Are hedge fund investors are increasingly risk-averse? James Gorman, President of Merrill Lynch’s Global Private Client Group, thinks they are. “During the bull market, the concept of strategic asset allocation became unfashionable as equities produced record returns,” he says. “However, when the market fell, high net worth individuals became increasingly risk-averse and began to seek wealth preservation through strategic asset allocation and diversification. During this bear market period, High Net Worth Individuals (HNWIs) sought to allocate their wealth into a greater variety of asset classes. Consequently, the average HNWI’s investment portfolio grew more complex.”
HNWIs are people with financial assets of at least US$1million, excluding primary residential real estate. And the World Wealth Wealth Report, which Merril lynch produced in conjunction with Cap Gemini Ernst & Young, found that the average HNWI asset allocation in 2002 was approximately 30 per cent fixed income; 25 per cent cash; 20 per cent equities; 15 per cent real estate; and 10 per cent alternative investments. So-called ultra-HNWIs, with investable assets of more than $30 million, often hold higher percentages of alternative investments.
“The average HNWI investment portfolio in 2002 reflected the need for well-designed asset allocation strategies with a clear set of investment objectives,” continues Gorman. “In particular, HNWIs sought greater product accessibility, specifically best-of-breed products.” Alvi Abuaf, a vice president at Cap Gemini Ernst & Young in the securities industry consulting practice, adds: “HNWIs expect this to be delivered with a `manage it with me,’ not a `manage it for me’ approach. We are calling this `collaborative counsel’ versus the self-directed investment approach seen in the early 90s.”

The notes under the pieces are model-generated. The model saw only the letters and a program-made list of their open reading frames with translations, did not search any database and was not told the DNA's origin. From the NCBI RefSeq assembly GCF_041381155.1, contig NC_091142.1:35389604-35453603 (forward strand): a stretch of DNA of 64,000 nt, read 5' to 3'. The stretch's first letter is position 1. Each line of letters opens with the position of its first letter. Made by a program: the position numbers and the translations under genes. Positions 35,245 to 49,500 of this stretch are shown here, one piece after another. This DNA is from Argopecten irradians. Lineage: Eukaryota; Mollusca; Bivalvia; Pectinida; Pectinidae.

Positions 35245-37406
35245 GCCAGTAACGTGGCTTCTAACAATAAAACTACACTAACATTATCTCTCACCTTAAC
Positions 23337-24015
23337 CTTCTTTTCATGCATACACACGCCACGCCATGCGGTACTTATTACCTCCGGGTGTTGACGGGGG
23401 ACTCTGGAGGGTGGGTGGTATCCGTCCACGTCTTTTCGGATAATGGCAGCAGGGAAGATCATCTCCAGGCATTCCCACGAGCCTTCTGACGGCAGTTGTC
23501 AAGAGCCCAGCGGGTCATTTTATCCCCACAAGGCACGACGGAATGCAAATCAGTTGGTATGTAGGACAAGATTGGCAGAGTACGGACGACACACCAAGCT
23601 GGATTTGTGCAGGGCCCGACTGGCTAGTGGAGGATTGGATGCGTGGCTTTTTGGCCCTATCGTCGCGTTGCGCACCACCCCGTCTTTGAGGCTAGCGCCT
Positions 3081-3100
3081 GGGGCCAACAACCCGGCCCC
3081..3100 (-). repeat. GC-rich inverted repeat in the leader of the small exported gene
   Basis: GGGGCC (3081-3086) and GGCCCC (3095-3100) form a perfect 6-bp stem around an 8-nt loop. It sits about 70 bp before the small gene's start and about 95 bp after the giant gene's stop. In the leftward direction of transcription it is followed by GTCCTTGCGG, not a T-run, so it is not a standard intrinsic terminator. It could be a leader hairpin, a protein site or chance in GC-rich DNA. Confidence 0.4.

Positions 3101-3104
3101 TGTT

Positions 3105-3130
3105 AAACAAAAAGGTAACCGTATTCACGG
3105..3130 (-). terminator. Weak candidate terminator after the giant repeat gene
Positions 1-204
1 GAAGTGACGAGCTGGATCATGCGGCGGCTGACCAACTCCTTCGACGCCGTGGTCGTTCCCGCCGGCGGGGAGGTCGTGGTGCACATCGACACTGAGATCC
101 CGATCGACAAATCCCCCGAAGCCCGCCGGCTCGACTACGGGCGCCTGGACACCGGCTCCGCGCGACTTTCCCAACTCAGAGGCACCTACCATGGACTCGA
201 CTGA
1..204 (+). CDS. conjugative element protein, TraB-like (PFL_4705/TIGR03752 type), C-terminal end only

Petrina Dolby, a vice president at Cap Gemini Ernst & Young’s securities industry consulting practice, says HNWIs are increasingly demanding access to third party products too. “The ability of a financial advisor to access products from multiple financial institutions through a single point of contact is a major attraction for HNWIs,” she says. Open product architecture enables providers to include third-party products in their offerings, leading the way to a broader and deeper product and service base, regardless of institutional origin.
“The key to continued success in open product architecture is not just in a provider’s ability to offer all products on the market, but rather ‘smarter access,’ meaning providing the right information about the right products, through the right channels at the right time, ” she adds. “Today, successful providers of open product architecture encourage due diligence of investment managers, provide a wide array of portfolio opportunities, create comprehensive investment processes and implement sophisticated support infrastructure. While these enhancements benefit investors, more still needs to be done. With tens of thousands of different products to choose from, it is a daunting challenge to determine the best ones, let alone the best mix. To address this and other challenges, more and more providers are turning to advanced desktop and online solutions to support both advisors and clients.”
“More products do not always mean better products,” agrees Alvi Abuaf. “What is required is intelligent open product architecture and offerings that provide more benefits for investors and their financial advisors. Financial Institutions must provide HNWIs with convenient ways to create their own intelligent fund of funds, personalized asset allocation and diversification, all in one account that meets their individual financial strategy.” He said key features include rigorous due diligence, transparency of pricing and holdings, and a performance focus that emphasizes investment manager accountability and risk management.
More broadly, the World Wealth Report noted the number of high net worth individuals worldwide grew 2.1 per cent last year, by just under 200,000 individuals, to 7.3 million people. Their combined world wealth rose approximately 3.6 per cent to US$27.2 trillion (Euros 25.9 trillion ), despite drops in most of the world’s equities markets – thanks in large part to diversification of asset allocation.